Don't miss a great article from the Texas Tech University Music Theory blog: "The grain of Josh Groban's voice."
Grain is a great word to apply to vocal quality. There is a focus in a fine voice, a germ, a yeast kernel, a mustard seed. Something that grows -- on you, and then in you.
I've heard this in the singing of Dietrich Fisher-Dieskau, but I haven't even heard the other name in the article: Charles Panzera.
What does he sound like, I wonder?
The BBC's weekly broadcast of Evensong (from Lincoln Cathedral this week) includes, among other things, the first broadcast of "The Windows" by Tarik O'Regan.
It's neat poem that uses stained glass as a metaphor for preaching.
"The Windows" by George Herbert.
Sinden.org has received the following in an email forward:
A Tribute to Anglo-Catholics
(tune: Aurelia: The Church's One Foundation)
Our church is mighty spikey with smells and bells and chants,
And Palestrina masses that vex the Protestants.
O happy ones and holy who fall upon their knees
For solemn Benediction and mid-week Rosaries.
Though with a scornful wonder men see our clergy, dressed
In rich brocaded vestments as slowly they process;
Yet saints their watch are keeping lest souls be set alight
Not by the Holy Spirit, but incense taking flight.
Now we on earth have uni on with Lambeth, not with Rome,
Although the wags and cynics may question our true home;
But folk masses and bingo can't possibly depose
The works of Byrd and Tallis, or Cranmer's stately prose.
(Here shall the organist modulate)
So let the organ thunder, sound fanfares "en chamade";
Rejoice, for we are treading where many saints have trod;
Let peals ring from the spire, sing descants to high C,
Just don't let your elation disrupt the liturgy.
Yesterday, I received an email (from a secret society that wants me to be a member) that contained the following:
In major metropolitan areas in the US (Boston, New York, Washington DC, Chicago, Seattle, Portland, San Francisco, and Los Angeles) . . .
That's an interesting list. And it's not a "such as" list. That's the society's list of "major" metropolitan areas in the United States.
Immediately I noticed the lack of Houston (motto: "We're the fourth largest city in the country"), my home town, which happens to be the fourth largest city in the country.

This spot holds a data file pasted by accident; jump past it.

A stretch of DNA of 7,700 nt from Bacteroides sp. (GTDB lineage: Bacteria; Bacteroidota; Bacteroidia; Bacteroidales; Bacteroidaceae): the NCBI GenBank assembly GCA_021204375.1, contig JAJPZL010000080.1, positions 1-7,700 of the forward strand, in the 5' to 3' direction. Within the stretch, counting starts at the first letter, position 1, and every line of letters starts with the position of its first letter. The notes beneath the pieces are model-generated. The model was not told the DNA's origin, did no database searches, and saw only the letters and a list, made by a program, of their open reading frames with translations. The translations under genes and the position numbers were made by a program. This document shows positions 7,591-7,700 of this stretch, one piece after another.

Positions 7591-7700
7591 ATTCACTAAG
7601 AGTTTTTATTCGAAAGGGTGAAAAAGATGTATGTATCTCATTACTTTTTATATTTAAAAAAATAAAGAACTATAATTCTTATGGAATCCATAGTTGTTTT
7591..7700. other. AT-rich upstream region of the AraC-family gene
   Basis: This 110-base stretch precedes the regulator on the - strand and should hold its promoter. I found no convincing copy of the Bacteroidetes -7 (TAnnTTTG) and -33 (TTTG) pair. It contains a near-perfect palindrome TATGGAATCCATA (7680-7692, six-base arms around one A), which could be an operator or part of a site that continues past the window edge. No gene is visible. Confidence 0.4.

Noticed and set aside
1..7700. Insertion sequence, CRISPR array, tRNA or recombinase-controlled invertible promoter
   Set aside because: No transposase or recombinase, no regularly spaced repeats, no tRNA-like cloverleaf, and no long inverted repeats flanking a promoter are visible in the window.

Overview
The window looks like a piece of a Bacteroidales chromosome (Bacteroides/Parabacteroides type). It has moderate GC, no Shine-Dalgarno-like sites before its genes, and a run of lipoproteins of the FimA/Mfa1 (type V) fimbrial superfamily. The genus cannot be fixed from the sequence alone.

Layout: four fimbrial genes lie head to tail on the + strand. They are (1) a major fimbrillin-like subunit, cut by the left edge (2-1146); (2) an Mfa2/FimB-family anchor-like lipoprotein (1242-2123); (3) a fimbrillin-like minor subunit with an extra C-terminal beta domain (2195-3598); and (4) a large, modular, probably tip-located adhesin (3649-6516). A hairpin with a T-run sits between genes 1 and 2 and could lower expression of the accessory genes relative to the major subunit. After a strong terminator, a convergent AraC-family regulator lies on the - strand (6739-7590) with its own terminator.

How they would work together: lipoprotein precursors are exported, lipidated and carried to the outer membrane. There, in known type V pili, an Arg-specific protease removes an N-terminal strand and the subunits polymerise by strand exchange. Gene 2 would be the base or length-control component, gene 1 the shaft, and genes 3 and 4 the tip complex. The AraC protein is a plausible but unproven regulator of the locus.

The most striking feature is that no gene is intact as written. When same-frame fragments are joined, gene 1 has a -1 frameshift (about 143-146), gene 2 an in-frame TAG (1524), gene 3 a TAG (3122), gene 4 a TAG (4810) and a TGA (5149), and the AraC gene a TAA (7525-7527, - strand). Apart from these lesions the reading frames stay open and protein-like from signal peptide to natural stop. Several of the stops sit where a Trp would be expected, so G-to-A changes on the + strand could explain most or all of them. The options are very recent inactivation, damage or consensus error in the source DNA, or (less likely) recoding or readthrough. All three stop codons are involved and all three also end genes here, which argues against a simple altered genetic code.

Now, I can understand leaving out Pheonix, whose size (fifth largest) is really just a fluke of nature. It's a lot of old people who live in the desert. The lack of humidity keeps them pretty well preserved, but as soon as the big drought hits, that won't matter. They'll all die, and then it will be the largest ghost town in the world.
Meanwhile, Philadelphia (sixth largest) is pretty "major", both in size and historical importance. I mean, probably half the people who live here can trace their lineage back to Ben Franklin, so probably my secret society should at least show an interest in them.
San Antonio (seventh largest) has to make the list just for their hardcore river walk and Mexican food alone.
Discussion Question: Of the top ten largest U.S. cities, three start with the word "San". Can you name them? Why or why not?
Dallas (ninth largest) on the other hand has lost its usefulness ever since Walker: Texas Ranger stopped production.
There are some other notable omissions as well, especially when one stops to consider Portland (motto: "We might be small, but we are better than you, and we know it"). Portland is a small city. In fact, Portland is only the 31st largest city in the U.S.
Here is just a handful of the cities that my secret society should have mentioned before getting to Portland:
Living in a big country really is fun. All these different states and cities to learn about and visit. Life just wouldn't be the same in Greece.
Getting some attention lately: laptop orchestras. Geeky.
Today, Jason also points us to news about Tim Page, music critic of the Washington Post. If you read the email in question, it sounds like he's just being critical of something that's not classical music.
What, that's not allowed?
Jeffrey D. Lee was elected the 12th Bishop of Chicago on Saturday. Lee wrote a letter to his parish in Medina, Washington which included the following:
The first verse of one of my favorite hymns goes like this:
All my hope on God is founded;
He doth still my trust renew,
Me through change and chance he guideth,
Only good and only true.
God unknown, he alone
Calls my heart to be his own. (The Hymnal 1982, 665)
A hymn-loving bishop! And a Howellsian-hymn-loving bishop at that!
This can only bode well for Chicago.
Finally, a pretty good illustration/prop for a talk I gave a while ago entitled "Put hymns on your iPod"
When Dallas built the Morton H. Meyerson Symphony Center, nothing would do but equipping it with the best pipe organ money could buy. Now we're lucky to hear the big C.B. Fisk organ in a solo recital once a year.
Cantrell, Scott. "Fussiness dampens organist John Scott's power". Dallas Morning News, 1 Nov 2007.